Purple Star Programs.
Numerous states have established Purple Star Programs (programs) to address education, social, and emotional difficulties that children of military parents can experience resulting from frequent school transfers. These programs often designate schools as military friendly if they demonstrate a commitment to students and families connected to the nation's military and meet other criteria, such as designating school staff as a point of contact for military students and families, and establishing a website page with resources for military families.
Legislation adopted in 2009 made Washington a member state of the Interstate Compact on Educational Opportunity for Military Children (Compact). All 50 states are member states under the Compact.
The purpose of the Compact, which applies only to public schools, is to remove barriers to educational success imposed on children of military families because of frequent moves and deployment by their parents.
Each member state, either through the creation of a state council or the use of an existing body or board, is required to provide for the implementation of the Compact. In Washington, the Interstate Compact Council (State Council) has been established to fulfill those obligations.
The Compact requires the State Council to include: the Superintendent of Public Instruction; a superintendent of a school district with a high concentration of military children; a representative from a military installation; one representative each from the legislative and executive branches of government; and other offices and stakeholder groups the State Council deems appropriate.
The Compact also requires the State Council to appoint or designate a military family education liaison to assist military families and the state in implementing the Compact.
Creation and Issuance of Purple Star Designation.
The Purple Star designation (designation) is created to recognize school districts that demonstrate educational and social-emotional supports to students of military service members as they face transitions to a new school. Beginning in 2024 the designation is to be issued every two years, and school districts that earn the designation will receive a purple star recognition to display on site.
The Office of the Superintendent of Public Instruction (OSPI) may collaborate with a state agency or nonprofit organization that has experience serving the needs of a diverse kindergarten through grade 12 population to establish and administer the designation.
The OSPI must make available on its website an application for a school district to submit for consideration to receive the designation. The application must:
The OSPI's website must also describe the criteria used to review the applications and determine which school districts will receive the designation.
Designation Eligibility—Required and Optional Activities.
To be considered for the designation, a school district must maintain a dedicated page on its website featuring resources for military families. The school district must also have a staff point of contact for military students and families that:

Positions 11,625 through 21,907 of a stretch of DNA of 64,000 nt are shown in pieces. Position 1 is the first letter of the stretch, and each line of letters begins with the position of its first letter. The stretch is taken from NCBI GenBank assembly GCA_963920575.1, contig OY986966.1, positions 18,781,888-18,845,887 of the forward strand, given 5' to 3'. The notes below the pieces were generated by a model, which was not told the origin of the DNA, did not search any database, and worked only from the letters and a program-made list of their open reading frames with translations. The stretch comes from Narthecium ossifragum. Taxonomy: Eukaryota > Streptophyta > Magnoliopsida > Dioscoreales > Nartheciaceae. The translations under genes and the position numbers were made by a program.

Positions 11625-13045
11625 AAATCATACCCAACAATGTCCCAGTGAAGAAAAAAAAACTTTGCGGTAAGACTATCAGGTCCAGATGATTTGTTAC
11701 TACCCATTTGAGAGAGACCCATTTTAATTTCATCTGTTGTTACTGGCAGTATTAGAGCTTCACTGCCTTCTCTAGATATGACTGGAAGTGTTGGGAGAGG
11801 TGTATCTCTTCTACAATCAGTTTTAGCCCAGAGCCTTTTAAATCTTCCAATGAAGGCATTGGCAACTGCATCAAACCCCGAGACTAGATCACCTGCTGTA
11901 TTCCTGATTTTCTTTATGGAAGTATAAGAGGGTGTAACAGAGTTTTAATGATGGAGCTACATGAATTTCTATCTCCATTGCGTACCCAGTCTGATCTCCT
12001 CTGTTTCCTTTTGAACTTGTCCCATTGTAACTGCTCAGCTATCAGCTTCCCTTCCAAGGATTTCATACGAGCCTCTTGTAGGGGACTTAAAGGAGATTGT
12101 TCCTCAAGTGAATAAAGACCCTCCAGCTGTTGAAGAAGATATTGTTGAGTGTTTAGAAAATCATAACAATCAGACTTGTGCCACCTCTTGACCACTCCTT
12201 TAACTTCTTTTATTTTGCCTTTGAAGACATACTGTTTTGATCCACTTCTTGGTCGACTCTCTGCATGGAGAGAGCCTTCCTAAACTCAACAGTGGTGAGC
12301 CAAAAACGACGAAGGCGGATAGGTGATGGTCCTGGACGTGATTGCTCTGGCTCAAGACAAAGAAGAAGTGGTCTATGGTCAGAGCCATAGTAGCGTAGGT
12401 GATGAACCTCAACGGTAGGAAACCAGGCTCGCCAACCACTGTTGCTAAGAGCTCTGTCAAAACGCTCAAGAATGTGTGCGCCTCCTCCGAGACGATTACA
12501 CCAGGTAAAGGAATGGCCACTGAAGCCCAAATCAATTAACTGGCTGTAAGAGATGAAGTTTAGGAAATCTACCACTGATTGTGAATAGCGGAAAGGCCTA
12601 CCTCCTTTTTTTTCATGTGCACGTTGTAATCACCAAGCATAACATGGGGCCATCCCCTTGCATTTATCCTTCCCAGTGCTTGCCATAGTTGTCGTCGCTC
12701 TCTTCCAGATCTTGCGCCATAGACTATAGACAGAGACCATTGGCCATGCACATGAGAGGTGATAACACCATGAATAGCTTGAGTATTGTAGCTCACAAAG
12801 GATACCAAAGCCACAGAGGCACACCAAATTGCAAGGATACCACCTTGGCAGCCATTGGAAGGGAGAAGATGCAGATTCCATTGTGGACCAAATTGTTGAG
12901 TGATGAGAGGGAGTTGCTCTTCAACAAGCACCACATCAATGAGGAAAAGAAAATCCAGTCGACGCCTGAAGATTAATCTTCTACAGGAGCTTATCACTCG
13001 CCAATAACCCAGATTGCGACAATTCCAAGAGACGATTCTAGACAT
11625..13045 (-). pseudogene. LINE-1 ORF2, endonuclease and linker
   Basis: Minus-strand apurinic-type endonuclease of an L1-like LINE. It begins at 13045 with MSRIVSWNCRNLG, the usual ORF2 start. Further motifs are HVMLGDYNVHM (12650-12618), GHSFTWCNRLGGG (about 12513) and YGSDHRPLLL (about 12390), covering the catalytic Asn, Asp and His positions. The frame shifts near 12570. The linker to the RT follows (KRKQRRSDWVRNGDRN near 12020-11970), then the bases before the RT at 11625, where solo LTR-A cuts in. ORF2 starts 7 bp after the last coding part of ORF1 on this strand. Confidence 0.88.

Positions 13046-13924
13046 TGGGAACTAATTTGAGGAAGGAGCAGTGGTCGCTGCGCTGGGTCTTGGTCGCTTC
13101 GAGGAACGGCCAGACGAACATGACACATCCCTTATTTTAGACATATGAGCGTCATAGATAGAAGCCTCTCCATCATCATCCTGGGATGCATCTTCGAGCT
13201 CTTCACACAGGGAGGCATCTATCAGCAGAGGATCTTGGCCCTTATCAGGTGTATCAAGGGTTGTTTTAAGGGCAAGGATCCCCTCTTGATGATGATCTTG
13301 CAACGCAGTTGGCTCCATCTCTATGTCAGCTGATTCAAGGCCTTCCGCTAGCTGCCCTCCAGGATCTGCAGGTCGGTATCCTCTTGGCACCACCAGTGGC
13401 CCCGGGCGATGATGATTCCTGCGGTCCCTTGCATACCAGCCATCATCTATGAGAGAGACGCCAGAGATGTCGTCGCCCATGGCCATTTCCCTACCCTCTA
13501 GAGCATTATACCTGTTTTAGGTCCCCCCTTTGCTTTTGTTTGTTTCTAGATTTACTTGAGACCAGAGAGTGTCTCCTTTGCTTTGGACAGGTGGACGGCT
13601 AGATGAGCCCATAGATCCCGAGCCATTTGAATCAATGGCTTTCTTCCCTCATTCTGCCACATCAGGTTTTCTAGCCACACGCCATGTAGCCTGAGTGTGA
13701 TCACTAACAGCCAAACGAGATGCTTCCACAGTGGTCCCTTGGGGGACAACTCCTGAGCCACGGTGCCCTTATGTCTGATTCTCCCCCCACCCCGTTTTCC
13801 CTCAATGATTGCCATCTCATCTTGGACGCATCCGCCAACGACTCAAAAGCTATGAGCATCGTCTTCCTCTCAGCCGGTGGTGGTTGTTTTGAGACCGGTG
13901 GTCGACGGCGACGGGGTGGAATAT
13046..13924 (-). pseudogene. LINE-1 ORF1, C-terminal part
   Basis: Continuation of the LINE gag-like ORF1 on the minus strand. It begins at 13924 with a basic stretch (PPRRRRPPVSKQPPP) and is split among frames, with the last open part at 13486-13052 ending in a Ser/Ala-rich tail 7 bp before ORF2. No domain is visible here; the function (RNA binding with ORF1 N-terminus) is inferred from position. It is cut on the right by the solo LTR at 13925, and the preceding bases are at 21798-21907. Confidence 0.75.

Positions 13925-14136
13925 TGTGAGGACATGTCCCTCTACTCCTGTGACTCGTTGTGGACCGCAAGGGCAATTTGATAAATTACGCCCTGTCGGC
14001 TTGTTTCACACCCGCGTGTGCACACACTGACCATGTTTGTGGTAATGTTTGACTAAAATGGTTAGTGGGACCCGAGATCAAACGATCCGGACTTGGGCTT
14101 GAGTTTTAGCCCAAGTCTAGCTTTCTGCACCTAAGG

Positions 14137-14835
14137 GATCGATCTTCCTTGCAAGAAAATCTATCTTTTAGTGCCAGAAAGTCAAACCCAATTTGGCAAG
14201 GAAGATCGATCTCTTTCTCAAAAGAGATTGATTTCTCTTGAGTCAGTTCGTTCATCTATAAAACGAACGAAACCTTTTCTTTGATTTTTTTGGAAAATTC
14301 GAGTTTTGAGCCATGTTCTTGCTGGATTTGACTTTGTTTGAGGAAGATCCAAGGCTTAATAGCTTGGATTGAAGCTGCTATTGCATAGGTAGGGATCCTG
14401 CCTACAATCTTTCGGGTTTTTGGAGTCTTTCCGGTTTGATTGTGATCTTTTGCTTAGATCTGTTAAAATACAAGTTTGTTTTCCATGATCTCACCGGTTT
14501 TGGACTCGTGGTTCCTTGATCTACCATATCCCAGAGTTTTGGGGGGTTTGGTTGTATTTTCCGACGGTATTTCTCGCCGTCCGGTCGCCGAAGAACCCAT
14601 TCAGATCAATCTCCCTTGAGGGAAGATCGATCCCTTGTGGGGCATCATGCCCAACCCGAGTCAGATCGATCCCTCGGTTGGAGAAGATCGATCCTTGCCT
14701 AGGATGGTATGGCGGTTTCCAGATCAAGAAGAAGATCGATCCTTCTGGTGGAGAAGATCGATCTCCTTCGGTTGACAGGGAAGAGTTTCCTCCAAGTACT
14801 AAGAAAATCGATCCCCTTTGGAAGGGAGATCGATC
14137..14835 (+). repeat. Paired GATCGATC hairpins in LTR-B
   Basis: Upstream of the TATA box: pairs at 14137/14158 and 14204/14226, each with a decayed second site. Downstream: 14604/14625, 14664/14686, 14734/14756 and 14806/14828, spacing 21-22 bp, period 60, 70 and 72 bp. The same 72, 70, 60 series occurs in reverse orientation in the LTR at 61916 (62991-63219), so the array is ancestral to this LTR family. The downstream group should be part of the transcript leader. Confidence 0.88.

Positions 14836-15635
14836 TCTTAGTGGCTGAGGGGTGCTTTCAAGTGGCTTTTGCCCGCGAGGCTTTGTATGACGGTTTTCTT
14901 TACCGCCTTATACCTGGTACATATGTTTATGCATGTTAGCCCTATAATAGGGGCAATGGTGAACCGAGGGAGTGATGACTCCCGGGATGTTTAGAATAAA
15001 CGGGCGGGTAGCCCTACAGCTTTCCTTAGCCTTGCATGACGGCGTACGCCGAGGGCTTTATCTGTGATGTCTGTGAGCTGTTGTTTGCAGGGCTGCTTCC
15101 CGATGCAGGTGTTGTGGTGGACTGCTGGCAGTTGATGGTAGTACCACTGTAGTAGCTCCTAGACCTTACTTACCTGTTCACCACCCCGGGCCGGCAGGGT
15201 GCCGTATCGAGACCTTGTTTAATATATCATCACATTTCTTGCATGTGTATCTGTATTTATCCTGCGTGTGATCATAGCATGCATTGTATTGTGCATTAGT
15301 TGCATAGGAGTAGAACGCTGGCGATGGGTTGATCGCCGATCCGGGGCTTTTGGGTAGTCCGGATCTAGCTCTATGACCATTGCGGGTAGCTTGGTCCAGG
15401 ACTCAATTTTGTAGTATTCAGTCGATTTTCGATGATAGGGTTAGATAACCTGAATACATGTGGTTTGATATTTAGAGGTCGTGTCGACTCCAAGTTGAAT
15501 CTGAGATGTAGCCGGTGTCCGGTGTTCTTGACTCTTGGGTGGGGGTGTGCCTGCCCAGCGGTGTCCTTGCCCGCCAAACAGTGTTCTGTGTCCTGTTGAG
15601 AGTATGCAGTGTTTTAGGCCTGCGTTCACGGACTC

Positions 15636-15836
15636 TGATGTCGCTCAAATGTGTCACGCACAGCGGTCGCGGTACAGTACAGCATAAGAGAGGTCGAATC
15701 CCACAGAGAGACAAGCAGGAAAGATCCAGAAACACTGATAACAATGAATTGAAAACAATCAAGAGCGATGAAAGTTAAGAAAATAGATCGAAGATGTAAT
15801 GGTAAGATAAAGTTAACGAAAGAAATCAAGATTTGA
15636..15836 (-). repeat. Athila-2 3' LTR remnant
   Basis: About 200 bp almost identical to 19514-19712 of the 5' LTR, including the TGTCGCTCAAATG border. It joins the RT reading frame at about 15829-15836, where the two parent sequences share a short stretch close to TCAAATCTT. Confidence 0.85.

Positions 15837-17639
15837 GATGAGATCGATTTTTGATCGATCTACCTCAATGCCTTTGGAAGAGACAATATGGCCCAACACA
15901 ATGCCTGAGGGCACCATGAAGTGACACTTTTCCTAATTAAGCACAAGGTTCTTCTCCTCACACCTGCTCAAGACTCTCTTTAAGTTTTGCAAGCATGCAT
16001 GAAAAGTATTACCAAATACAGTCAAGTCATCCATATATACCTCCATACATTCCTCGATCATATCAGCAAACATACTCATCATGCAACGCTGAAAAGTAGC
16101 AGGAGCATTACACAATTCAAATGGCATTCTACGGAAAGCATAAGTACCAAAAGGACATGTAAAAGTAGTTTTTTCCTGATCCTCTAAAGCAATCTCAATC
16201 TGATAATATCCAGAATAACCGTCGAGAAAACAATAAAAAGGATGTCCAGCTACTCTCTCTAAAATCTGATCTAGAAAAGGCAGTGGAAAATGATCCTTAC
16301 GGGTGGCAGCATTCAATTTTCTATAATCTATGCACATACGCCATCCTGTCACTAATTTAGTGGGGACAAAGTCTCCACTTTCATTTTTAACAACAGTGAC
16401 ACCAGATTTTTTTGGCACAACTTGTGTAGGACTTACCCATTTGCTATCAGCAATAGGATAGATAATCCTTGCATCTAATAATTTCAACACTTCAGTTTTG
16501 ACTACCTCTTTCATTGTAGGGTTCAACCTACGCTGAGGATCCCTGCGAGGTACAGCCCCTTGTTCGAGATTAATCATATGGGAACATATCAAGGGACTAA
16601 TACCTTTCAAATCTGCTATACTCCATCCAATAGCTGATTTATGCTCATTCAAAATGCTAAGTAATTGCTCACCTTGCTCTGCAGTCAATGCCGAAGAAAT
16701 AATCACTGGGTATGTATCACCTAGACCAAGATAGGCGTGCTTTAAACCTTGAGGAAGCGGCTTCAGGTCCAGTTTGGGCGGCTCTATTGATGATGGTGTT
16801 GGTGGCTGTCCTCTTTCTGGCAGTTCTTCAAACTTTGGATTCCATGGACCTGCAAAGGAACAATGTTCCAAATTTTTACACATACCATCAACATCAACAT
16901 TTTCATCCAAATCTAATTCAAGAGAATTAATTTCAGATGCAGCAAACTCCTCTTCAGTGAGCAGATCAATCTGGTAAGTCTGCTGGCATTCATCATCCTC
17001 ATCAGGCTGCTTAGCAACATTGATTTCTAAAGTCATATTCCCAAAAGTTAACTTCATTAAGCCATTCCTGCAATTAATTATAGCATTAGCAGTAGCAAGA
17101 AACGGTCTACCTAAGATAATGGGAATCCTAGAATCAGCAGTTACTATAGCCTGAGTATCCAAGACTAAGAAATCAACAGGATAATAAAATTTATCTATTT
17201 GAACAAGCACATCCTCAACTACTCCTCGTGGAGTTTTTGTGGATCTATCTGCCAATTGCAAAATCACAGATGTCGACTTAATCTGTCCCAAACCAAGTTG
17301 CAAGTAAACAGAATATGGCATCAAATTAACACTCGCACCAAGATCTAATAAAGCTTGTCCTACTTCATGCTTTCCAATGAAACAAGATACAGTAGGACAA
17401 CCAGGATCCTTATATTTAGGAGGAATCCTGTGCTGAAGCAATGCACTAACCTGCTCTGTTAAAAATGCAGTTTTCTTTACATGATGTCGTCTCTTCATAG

To receive the designation, a school district must also complete one or more of following optional activities:
(In support) The frequent relocations of military families can create significant challenges for students. Children in military families attend an average of six to nine schools. This disruption impacts issues related to different academic standards, socialization, and other factors. This bill will provide resources to families and kids. The bill provides a helpful signal to military families and children, and should be adopted to honor the sacrifices of our military families.
Washington has 26,000 active duty military affiliated children. The Purple Star Program (program) is implemented in 35 states and provides benefits to military students and the entire student body. These programs can help to bridge communities and have provided benefits in other states.
Stakeholders support the bill and its intention to recognize social and emotional supports for military kids. The program would be better named as a designation program rather than an awards program, and changes to the first paragraph are suggested.
Some local schools have already been using the program to support military families. The program promotes school efforts to create a supportive culture for military students. The program also recognizes and honors the hard work of schools and districts, giving parents the peace of mind to know that their students will be supported at school. This bill is a win for families, schools, and communities.
School districts are ready to implement the program and it will be led locally by individuals who are devoted to supporting military families and students.
This bill and the program are widely supported by military-connected school districts. Many districts are not properly trained in the implementation of the Compact. This bill will provide a framework for training and encouraging partnerships. Unlike previous versions of the legislation, this bill recognizes districts, not schools. This bill also has less financial impact through modified implementation requirements.